Monday, August 20, 2007

What's Long, Hard, and Full of Seamen?

A submarine. Like the one I visited at OMSI (Oregon Museum of Science and Industry). This is the USS Blueback:
I took a tour of the "boat" recently. It smelled like my grandpa's basement and it was really cramped. It is also the worst possible place for someone to fart in.Here is my brother Andy in the Torpedo Room. This room was actually filmed, and can be seen in the movie The Hunt for Red October.

While at OMSI I also checked out BODY WORLDS, an exhibit of preserved human bodies. It is the same exhibit that Bond goes to in Casino Royale (the best movie of 2006).

One of my teachers at BYU once told me that the best paper airplane design was a crumbled up paper ball. OMSI was where I tested that theory. There was a wind tunnel device where visitors were encouraged to design a paper airplane, and see how it would fly. This is my brother's design. Notice the blurred wings, indicating a turbulent plane.
Below is my design. It is as steady as a rock. A quality you want in any airplane.

Kids are Babies

I am not an “old” man in the traditional sense. Sure I like Velcro shoes as much as the next 70 year-old, but I don’t have any “when I was a kid” gripes…until today.

When I was a kid growing up my favorite part of the school day was recess. Three times a day the teachers would cut us loose in the playground. The playground at McMillan Elementary School was an accident waiting to happen. And they did, often. We loved it because kids in my day were tough. Not like the kids today. Recently I went up to Snowbird and I saw this playground:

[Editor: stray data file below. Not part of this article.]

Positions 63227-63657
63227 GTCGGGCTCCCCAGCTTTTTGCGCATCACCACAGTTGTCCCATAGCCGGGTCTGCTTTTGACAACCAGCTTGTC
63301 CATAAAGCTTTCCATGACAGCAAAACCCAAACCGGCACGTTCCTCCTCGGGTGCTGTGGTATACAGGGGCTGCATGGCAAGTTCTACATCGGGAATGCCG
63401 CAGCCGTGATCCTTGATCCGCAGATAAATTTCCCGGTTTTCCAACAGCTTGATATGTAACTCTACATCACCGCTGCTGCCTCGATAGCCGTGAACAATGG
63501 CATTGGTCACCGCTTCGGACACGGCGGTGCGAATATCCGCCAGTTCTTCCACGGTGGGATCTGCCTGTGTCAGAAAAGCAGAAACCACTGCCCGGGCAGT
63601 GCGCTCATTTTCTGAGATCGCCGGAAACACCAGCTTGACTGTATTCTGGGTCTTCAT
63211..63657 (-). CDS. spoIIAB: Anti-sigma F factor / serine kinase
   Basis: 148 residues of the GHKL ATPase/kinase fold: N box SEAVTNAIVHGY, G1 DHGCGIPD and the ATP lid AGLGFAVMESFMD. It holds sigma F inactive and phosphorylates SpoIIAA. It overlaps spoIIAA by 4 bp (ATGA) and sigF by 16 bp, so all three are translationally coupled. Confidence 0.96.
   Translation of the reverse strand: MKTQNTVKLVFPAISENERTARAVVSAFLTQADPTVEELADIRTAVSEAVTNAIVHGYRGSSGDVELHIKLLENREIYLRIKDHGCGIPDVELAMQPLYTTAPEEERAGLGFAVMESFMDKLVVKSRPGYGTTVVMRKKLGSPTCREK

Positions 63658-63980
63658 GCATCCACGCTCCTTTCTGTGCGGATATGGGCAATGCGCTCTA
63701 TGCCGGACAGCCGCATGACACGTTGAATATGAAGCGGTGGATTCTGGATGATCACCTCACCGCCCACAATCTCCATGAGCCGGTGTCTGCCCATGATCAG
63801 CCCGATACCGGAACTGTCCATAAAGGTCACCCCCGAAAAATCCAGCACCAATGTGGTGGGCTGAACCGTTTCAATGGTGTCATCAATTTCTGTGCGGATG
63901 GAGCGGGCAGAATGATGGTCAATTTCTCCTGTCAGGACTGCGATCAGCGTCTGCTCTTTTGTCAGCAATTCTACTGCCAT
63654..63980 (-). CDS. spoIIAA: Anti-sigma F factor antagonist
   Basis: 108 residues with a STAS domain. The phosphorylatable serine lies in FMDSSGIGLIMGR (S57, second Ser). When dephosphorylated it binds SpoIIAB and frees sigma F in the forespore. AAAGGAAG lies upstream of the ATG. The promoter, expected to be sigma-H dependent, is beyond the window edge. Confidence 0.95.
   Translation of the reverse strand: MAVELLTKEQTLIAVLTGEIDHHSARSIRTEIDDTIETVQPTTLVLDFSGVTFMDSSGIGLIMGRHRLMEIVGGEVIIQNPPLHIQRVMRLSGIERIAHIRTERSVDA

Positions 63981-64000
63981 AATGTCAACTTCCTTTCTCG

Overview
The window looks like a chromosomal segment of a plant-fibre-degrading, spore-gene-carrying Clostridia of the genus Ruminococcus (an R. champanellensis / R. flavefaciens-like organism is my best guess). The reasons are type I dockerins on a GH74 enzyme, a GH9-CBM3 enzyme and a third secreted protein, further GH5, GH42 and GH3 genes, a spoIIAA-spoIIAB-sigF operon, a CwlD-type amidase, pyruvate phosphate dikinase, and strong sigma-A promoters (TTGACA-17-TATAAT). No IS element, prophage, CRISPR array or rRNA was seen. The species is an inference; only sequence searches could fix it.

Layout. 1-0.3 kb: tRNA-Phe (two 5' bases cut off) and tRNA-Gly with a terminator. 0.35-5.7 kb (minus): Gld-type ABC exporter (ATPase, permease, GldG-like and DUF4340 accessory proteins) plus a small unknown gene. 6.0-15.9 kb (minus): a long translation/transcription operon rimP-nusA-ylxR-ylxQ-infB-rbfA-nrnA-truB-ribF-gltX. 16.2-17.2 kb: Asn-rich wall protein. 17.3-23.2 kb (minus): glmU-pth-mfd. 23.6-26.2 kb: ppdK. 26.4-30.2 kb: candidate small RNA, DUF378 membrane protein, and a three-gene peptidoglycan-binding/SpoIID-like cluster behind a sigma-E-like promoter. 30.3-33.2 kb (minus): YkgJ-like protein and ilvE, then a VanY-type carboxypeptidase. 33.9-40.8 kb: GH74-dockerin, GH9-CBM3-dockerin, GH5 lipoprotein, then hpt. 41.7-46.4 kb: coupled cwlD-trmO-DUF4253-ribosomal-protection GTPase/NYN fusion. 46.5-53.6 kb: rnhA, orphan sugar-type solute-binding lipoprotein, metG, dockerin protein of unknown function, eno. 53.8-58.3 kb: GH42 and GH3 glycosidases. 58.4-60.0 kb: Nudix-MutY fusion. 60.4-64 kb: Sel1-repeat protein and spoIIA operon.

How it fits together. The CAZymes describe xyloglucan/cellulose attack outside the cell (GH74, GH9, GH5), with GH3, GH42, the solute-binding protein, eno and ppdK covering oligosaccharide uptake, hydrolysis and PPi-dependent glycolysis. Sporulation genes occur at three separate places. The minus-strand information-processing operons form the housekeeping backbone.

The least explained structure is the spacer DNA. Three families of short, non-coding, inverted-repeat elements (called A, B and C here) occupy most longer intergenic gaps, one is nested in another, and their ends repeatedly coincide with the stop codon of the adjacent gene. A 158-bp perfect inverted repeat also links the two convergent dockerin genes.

This isn’t a playground! It is a padded room for pansies. For starters the entire structure is surrounded by a soft cushiony concoction that makes tumbles softer on the kiddies.
Then they cover that with soft wood chips.
What a crock! In my day the playground was located in a gravel pit. Tiny hot rocks were often gathered in tiny handfuls and thrown at whoever was closest (Rock Tag). It was a common fact that if you weren’t picking gravel out of your bloody knees, elbows, and hands at recess’s end, then you didn’t play hard enough. We had huge rubber tires that were buried halfway into the ground that you could climb into. It was a great way to beat the heat if you didn’t mind the smell of urine. He had large metal structures that towered 20 feet in the air, a great place to play chicken. Monkey bars constructed from iron and decaying wood. Slivers were commonplace. We had real play equipment made from real substances that didn't spontaneously combust. We had to use our creative minds to think of games and activities. It wasn’t all spelled out for us like in these new playgrounds made of soft plastic.

But the thing that really proved to me that kids were weak was the swings.
Can you believe this? A Lazyboy swing set. You don’t even have to pump, it does it all for you. You sit down, STRAP IN, and gently rock your weight back and forth. Are parents that overprotective that they won’t put their kids in a swing unless it has a seatbelt? Parents, let your kids get hurt, let them swing and scrape their knees. Quit buying the antibacterial soap and let them get sick. Help them build antibodies and a familiarity with pain. They’ll be the better for it. Trust me.